The Bridegroom Was a Dog is perhaps the Japanese-German writer Yoko Tawada's most famous story. Its initial publication in 1998 garnered admiration from The New Yorker, who praised it as, "fast-moving, mysteriously compelling tale that has the dream quality of Kafka." The Bridegroom Was a Dog begins with a schoolteacher telling a fable to her students. In the fable, a princess promises her hand in marriage to a dog that has licked her bottom clean. The story takes an even stranger twist when that very dog appears to the schoolteacher in real life as a dog-like man. They develop a very sexual, romantic courtship with many allegorical overtones - much to the chagrin of her friends.
" There's A Monkey In My Bathroom" is a delightful story about a monkey that barged his
Regulatory agencies worldwide have issued directives or such requirements for air quality standards in embryology laboratories. This practical guide reviews the application of clean room technology or controlled environments specifically suited for Assisted Reproductive Technology (ART) Units. Its comprehensive coverage includes material on airborne particles and volatile organic compounds, including basic concepts, regulation, construction, materials, certification, clinical results in humans, and more.
"How To Make Your Fortune In The Cleaning Business", is a step-by-step guide. The book is written by the author who operated a very successful cleaning business. The book is complete and nothing has been left out. Whether you are completely new or experienced this is the only book you will ever need if your planning on starting a cleaning business. The cleaning business is certainly a business that can be started with little investment or money at all. It is by far a business that can be started with little experience. You will agree that almost anyone knows how to operate a vacuum cleaner. What can be easier? All you really need is a little ambition and this book.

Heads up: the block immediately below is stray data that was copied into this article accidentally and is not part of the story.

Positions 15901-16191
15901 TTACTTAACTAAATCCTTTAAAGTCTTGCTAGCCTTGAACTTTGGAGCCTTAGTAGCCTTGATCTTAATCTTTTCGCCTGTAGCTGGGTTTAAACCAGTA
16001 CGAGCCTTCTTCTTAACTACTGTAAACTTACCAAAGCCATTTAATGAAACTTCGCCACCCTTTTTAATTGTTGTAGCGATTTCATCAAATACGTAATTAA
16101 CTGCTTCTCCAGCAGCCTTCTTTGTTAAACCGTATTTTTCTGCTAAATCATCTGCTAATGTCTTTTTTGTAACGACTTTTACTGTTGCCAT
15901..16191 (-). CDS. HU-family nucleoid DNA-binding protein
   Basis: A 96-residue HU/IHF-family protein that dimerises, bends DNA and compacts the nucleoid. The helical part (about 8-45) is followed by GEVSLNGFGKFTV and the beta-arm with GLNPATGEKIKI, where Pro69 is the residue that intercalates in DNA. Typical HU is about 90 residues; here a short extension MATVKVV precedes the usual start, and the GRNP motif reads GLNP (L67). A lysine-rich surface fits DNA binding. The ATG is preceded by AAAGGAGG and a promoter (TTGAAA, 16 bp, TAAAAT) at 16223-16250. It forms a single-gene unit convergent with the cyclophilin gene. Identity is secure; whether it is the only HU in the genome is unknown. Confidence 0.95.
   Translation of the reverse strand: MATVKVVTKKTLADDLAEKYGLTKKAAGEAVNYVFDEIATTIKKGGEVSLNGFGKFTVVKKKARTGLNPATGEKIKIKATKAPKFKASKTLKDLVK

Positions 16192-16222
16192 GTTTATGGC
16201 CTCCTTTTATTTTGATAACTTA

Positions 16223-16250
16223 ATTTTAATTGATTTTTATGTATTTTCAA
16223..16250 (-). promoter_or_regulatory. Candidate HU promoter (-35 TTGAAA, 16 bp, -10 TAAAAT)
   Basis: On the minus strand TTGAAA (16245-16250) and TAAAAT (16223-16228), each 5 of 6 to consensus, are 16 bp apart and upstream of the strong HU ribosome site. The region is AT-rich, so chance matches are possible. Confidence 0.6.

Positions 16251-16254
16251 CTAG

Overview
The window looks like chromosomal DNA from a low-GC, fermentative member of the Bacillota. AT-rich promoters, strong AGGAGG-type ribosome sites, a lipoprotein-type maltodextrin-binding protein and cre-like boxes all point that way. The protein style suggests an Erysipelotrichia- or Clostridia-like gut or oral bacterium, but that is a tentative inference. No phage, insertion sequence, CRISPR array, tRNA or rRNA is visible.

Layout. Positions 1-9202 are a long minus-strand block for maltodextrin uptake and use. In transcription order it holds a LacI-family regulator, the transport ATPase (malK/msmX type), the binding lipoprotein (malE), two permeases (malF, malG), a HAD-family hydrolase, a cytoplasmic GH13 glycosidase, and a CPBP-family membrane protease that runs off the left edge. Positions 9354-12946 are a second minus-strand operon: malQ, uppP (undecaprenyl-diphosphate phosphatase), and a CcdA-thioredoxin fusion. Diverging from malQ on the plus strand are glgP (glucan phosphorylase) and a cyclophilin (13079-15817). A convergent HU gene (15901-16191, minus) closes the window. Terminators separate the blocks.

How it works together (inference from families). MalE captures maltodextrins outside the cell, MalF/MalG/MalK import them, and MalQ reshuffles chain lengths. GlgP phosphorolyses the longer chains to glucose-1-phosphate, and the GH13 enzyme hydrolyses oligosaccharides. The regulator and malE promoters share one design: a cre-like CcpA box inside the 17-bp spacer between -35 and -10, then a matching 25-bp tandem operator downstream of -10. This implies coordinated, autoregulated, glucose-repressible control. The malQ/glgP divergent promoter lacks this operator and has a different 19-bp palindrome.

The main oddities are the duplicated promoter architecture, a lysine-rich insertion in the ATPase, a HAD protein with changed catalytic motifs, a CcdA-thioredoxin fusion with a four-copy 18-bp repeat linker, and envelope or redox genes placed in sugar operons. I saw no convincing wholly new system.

The lack of gender parity in the governance of business corporations has ignited a heated global debate, leading policymakers to wrestle with difficult questions that lie at the intersection of market activity and social identity politics. Drawing on semi-structured interviews with corporate board directors in Norway and documentary content analysis of corporate securities filings in the United States, Challenging Boardroom Homogeneity empirically investigates two distinct regulatory models designed to address diversity in the boardroom: quotas and disclosure. The author's study of the Norwegian quota model demonstrates the important role diversity can play in enhancing the quality of corporate governance, while also revealing the challenges diversity mandates pose. His analysis of the US regime shows how a disclosure model has led corporations to establish a vocabulary of 'diversity'. At the same time, the analysis highlights the downsides of affording firms too much discretion in defining that concept. This book deepens ongoing policy conversations and offers new insights into the role law can play in reshaping the gendered dynamics of corporate governance cultures.
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